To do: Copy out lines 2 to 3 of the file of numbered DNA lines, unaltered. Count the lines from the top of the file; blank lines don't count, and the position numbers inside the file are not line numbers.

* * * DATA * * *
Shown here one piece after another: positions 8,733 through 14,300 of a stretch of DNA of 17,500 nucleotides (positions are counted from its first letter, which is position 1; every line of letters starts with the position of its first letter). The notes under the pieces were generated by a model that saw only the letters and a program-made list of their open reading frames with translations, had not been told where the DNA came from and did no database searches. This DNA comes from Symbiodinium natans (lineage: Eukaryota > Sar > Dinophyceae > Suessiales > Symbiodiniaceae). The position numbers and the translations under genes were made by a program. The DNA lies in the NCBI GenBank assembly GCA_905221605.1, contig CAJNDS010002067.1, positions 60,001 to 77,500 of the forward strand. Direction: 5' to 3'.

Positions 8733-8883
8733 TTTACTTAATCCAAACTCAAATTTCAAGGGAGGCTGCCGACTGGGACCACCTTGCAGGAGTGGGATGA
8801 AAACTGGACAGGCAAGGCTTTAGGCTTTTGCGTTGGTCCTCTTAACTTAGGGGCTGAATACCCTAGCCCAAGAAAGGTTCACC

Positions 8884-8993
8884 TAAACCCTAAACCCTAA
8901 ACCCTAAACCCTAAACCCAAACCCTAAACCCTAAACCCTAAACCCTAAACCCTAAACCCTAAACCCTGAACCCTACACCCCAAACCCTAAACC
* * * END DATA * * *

Positions 8733-8883
8733 TTTACTTAATCCAAACTCAAATTTCAAGGGAGGCTGCCGACTGGGACCACCTTGCAGGAGTGGGATGA